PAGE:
Stock markets have retreated again over worries of further US interest rate rises after the Federal Reserve defied Donald Trump to increase rates for the fourth time this year.

The EU has confirmed it is “actively investigating” a potential breach of its diplomatic communications network, following reports that secret cables had been stolen by hackers.

The Bank of England has welcomed a “crucial and positive” move by the EU to help keep a key part of the financial system functioning in the event of a “no-deal” Brexit.

A handful of banks will be forced to write multimillion pound cheques to buy shares in the construction giant Kier Group after some of its biggest investors snubbed the chance to take part in a £250m fundraising.

GlaxoSmithKline (GSK) is to merge its consumer healthcare unit with that of rival Pfizer, to create a new market leader with almost £10bn in annual sales.

 

Santander has been fined more than £30m for “serious failings” in processing the accounts of dead customers, the Financial Conduct Authority (FCA) says.

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European firms ponder moving financial contracts during looming Brexit

European firms ponder moving financial contracts during looming Brexit

European companies could be forced to move financial instruments worth billions of euros as the UK prepares to leave the EU

The process, known as repapering may be required for syndicated loans, currency swaps and other derivatives taken out by EU-based corporates and booked through banks in the UK.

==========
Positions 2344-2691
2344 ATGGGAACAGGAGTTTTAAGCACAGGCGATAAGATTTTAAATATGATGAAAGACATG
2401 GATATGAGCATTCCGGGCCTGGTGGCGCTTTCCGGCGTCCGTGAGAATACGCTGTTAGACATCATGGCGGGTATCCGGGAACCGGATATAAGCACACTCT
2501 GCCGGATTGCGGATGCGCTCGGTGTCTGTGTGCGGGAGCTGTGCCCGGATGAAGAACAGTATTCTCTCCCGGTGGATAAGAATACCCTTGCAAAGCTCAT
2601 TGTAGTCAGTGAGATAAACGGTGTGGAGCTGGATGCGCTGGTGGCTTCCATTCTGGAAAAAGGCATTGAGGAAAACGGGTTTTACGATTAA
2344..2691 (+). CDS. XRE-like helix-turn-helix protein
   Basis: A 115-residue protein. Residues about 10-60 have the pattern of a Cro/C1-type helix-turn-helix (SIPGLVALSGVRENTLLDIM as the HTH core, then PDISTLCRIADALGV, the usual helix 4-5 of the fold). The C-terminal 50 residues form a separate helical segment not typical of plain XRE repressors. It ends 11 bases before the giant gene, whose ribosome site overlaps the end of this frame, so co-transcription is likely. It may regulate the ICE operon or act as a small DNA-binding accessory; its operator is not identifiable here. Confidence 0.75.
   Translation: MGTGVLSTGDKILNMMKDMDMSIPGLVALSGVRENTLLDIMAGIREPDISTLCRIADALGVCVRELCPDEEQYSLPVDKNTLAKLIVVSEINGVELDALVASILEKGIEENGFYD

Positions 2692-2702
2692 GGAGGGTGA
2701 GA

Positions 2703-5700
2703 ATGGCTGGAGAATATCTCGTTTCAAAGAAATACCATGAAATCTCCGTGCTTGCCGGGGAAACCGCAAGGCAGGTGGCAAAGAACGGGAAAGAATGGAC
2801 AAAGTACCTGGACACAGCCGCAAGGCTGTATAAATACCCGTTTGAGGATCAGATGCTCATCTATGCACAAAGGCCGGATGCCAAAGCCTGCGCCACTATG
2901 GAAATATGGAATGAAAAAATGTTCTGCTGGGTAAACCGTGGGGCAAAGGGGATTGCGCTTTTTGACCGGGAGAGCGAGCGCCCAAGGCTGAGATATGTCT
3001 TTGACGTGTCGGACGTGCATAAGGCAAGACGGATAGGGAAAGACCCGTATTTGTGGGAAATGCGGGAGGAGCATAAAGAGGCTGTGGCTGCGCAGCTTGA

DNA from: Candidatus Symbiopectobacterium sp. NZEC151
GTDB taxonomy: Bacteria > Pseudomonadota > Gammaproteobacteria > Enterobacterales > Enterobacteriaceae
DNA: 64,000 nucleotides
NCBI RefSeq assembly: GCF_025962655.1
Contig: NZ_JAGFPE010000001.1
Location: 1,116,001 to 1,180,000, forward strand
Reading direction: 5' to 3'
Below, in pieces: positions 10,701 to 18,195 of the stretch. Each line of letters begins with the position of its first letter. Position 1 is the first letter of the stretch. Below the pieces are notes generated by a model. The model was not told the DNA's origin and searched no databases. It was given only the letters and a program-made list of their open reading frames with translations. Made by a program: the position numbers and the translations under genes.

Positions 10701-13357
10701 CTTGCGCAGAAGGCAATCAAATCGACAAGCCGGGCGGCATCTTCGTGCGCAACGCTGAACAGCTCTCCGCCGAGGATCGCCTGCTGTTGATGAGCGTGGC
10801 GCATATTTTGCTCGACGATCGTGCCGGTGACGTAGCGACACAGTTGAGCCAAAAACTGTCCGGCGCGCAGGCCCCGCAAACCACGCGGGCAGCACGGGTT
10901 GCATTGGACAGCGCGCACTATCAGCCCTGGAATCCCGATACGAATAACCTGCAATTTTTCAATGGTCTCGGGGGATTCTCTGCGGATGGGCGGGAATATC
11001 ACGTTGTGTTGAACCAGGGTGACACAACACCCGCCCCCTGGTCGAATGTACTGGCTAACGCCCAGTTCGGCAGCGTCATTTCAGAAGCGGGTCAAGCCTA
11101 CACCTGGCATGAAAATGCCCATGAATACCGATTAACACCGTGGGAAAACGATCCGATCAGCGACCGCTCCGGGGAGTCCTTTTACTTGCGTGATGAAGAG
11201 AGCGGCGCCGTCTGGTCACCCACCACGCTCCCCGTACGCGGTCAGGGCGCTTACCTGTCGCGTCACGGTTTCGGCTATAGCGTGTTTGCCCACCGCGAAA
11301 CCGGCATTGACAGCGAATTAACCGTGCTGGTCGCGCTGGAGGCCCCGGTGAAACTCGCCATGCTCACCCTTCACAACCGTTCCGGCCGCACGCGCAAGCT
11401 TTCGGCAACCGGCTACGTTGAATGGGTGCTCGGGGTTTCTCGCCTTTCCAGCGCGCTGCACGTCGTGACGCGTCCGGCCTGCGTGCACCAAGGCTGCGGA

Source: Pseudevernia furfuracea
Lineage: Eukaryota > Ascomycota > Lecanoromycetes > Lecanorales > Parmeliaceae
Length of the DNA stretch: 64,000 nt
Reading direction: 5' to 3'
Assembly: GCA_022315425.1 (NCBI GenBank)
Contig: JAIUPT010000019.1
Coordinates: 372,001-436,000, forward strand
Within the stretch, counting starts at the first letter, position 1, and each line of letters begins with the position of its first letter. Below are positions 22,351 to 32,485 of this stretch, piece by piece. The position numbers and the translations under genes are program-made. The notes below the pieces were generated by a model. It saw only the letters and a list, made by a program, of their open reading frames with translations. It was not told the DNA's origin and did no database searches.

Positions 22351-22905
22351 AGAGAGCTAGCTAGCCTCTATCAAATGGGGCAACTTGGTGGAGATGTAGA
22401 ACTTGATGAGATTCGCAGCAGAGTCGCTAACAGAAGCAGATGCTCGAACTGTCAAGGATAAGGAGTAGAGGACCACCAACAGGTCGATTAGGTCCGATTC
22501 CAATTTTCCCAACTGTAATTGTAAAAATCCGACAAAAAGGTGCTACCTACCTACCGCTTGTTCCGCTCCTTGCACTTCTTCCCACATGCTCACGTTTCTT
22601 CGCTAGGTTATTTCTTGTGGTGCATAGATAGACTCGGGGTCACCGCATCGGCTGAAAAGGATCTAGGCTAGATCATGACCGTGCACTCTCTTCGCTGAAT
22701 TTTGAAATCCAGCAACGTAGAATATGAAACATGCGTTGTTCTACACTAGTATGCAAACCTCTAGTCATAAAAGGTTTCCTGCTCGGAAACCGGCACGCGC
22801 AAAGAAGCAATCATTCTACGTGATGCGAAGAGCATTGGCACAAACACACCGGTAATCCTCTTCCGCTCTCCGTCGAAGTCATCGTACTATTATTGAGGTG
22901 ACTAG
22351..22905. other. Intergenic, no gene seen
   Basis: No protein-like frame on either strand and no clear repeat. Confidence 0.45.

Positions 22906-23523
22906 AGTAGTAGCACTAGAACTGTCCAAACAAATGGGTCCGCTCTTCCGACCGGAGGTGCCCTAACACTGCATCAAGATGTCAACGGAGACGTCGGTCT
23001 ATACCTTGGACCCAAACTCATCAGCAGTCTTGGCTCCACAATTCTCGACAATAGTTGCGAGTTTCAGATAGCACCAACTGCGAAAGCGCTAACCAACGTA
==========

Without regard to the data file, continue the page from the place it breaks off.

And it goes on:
Depending on how Brexit negotiations go, regulations that currently cover London—the heart of UK and Europe’s financial industry may stop applying as early as March 2019. That could make it necessary to relocate thousands of financial products that are used by corporate to an EU-based financial entity.

Company executives, whore are mired in uncertainty about the final outcome of the divorce negotiations, could face significant amounts of paperwork—and even additional costs.

Stefan Behr, head of corporate banking for Europe, Middle East and Africa at JPMorgan Chase & Co. stated: “CFOs and treasurers are trying to ascertain what Brexit means for their financing arrangements.”

“There are thousands and thousands of financial contracts…which could potentially be affected.” He added.

If the UK becomes a so-called ‘third country’ after a hard Brexit—loans, securities and derivatives totaling approximately $2.7trn might have to be shifter to EU-based bank entities, estimated consulting firm Boston Consulting Group UK LLP.

It said that about 68% of all trading in London is done on behalf of clients, including corporate, from EU-member states.

Negotiators for the UK and the EU are still working on a separation agreement that would set the terms of Britain’s departure from the bloc and clarify the rules for financial services in the future. Without that, treasurers, lawyers and advisers will struggle to come up with definitive answers about whether financial instruments will have to be altered or not.

A weekend summit between UK and EU representatives failed to resolve the differences, and slimmed the odds of a deal alter this week when the leaders met to discuss Brexit.

The Bank of England earlier this month urged the EU to take steps to allow existing financial contracts to be honored after the UK leaves the bloc.

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